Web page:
West was a fantastic player. Mr Clutch was the first Finals MVP ever and the only one to ever win that trophy despite being a member of the losing team, he was All Star 14 years, so every year during his career, he was a member of the first four All NBA defensive team despite the fact that he was already 32 when the All NBA defensive teams were introduced, he holds the NBA records for the highest points per game average in a playoffs series with 46.3, he led the Lakers in scoring during 7 seasons, he has the fourth best career PPG average with 27 (only Jordan, Chamberlain and Baylor had a better PPG career average), and only Jordan has a better PPG career average during the playoffs (33,5 for Jordan, 29,1 PPG for West).

When we add to that all the success that he had as the coach, scout then GM of that franchise (especially during the 80’s and 2000’s) it is just impossible to deny that he has to be mentioned in that roster.


11th & 12th SPOTS :

For the last two spots I picked Pau Gasol and Michael Cooper.

I hesitated at first to put Pau Gasol in that roster because he’s only been a Lakers three years and a half so far but considering the immediate impact that he had on LA and that he should remain a Laker for several other years it seems impossible not to mention him.

As a matter of fact Pau’s arrival definitely changed the Lakers. The year he was traded to LA, the Lakers were Kobe’s team for several years and Kobe was never able to have the same success as a leader that he had as a second option. Of course the main reason for that was his lack of help. Yet the Lakers were having their best season since Kobe became the leader that 2007/08 year, especially thanks to Andrew Bynum’s emergence. The Lakers were even first in the West for the first part of the season but sadly for them Andrew got badly hurt and was out for the season.

After that the Lakers were just not the same. And a few weeks after they traded the rights to Marc Gasol along with some other draft picks, Kwame Brown, Aaron McKie and Javaris Crittenton for Pau and a 2nd round draft pick. This deal was considered as one of the biggest steal ever (for the Lakers of course) at the time, a bit less now that Marc has shown what he could do..

Anyway Pau’s arrival immediately got the Lakers back on track. Pau, who’s been a leader since his arrival in Memphis, acclimated perfectly to his new role as Kobe’s lieutenant and without this trade there is no doubt that the Lakers would not have made it to the Finals that year. It was not enough to win a ring that same year but they did it in 2009 and 2010.

And Pau was absolutely fantastic during those two seasons, many even think that he should have been Finals MVP in 2010 (I disagree as I think that Kobe deserved it more than Pau but I think that Pau would have deserved to be Co Finals MVP with Bryant). Many even considered him to be the best big man in the world.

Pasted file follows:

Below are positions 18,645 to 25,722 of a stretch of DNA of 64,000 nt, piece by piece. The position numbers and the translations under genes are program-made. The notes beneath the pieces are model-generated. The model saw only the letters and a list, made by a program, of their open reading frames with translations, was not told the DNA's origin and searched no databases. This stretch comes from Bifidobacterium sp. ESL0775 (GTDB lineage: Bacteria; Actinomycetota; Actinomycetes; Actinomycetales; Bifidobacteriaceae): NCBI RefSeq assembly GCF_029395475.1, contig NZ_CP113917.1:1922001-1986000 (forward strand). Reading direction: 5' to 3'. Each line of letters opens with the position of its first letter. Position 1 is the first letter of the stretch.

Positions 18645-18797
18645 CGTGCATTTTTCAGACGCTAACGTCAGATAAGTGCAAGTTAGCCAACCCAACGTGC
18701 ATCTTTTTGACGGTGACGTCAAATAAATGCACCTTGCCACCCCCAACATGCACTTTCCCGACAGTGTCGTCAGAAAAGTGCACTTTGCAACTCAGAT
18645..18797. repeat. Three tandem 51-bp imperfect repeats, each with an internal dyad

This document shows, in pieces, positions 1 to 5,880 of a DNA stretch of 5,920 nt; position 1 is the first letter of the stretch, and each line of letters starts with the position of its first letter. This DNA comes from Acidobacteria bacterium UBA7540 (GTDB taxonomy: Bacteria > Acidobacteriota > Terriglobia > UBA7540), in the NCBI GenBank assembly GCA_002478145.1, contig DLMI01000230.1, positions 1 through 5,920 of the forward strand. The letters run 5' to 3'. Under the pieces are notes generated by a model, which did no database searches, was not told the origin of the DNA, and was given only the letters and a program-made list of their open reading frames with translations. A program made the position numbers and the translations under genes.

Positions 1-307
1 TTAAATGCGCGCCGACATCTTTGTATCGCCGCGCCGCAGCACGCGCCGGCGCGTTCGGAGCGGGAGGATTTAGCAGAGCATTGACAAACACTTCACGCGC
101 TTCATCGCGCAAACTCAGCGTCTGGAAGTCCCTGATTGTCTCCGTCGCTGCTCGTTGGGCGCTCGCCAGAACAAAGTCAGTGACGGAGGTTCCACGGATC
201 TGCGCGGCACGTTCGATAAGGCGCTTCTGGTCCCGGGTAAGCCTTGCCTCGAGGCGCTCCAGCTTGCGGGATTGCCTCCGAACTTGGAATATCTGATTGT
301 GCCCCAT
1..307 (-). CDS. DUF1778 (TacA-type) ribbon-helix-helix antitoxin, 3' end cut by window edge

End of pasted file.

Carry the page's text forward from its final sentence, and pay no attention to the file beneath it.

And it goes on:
Until the 2010/2011 season in which Pau was nowhere near the level at which he played the preceeding years. Gasol received a lot of hate for that, something I certainly do not understand because first everybody can have a bad year and second the Lakers would have never won two more rings without the addition of Pau Gasol. And I am sure that Pau will be back to his best very soon.


I am sure that the choice of Michael Cooper for this last spot will surprise a lot of people. Because it is true that Coop was a role player. He never was All Star or All NBA 1st, 2nd or 3rd team or anything like that, and when thinking about the Showtime Lakers people rather focus on Magic, Kareem or Worthy.

BUT Coop was VERY important for that team nonetheless and there is no doubt in my mind that the Lakers would not have been that successful in the 80’s wihtout Coop. Because Coop brought something essential to that team : defense. As a matter of fact Coop was the best defender on that team, he is actually one of the very best defenders ever and, as we all know, we just cannot win without defense. Larry Bird even said that Coop was the best defensive player that he ever played against.

Michael was also one of the most spectacular players and he could do absolutely everything on the court, he was very versatile and could play PG, SG and SF. And let’s not forget that he is one of the first good 3 pts shooters of the game (the 3 pts line was introduced one year after his arrival in the league). No doubt that Coop was essential for that team.


Other players like Byron Scott, Happy Hairston, Robert Horry, A.C. Green, or Jamaal Wilkes could have been mentioned as well but none of them deserves to be mentioned over the 12 players I picked IMHO.